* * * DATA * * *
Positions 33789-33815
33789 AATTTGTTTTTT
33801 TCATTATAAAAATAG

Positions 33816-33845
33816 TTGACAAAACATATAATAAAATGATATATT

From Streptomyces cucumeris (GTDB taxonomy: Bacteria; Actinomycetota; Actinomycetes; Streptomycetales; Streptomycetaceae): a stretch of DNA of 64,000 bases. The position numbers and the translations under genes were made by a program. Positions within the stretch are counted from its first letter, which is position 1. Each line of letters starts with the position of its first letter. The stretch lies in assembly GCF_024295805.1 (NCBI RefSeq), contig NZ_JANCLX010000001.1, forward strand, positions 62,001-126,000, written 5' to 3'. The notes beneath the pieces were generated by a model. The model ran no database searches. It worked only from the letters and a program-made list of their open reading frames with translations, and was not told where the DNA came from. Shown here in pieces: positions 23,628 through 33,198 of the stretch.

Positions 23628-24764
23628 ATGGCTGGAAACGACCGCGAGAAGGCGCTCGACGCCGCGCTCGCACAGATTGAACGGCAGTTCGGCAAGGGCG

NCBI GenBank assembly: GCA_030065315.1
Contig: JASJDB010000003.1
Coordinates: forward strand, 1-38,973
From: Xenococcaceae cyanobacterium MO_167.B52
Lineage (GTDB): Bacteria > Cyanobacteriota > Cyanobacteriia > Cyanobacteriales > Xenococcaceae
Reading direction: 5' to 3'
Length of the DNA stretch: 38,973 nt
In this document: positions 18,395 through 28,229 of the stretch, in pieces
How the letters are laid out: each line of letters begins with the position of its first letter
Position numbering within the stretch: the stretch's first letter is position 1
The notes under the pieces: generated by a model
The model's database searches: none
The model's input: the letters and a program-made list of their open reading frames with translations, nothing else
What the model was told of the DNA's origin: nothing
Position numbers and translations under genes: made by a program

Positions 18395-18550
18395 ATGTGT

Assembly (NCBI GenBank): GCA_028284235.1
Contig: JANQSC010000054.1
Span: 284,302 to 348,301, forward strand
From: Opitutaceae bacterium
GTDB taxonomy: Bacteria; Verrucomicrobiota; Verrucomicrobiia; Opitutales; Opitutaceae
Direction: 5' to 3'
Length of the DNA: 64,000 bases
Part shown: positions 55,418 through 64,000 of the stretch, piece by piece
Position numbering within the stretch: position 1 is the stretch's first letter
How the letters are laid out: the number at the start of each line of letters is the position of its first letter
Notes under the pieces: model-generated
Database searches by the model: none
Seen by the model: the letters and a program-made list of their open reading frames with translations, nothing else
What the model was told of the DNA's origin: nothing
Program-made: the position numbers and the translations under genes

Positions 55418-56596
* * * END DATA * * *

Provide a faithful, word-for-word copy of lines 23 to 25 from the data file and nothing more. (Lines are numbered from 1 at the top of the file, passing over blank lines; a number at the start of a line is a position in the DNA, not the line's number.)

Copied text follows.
Position numbers and translations under genes: made by a program

Positions 18395-18550
18395 ATGTGT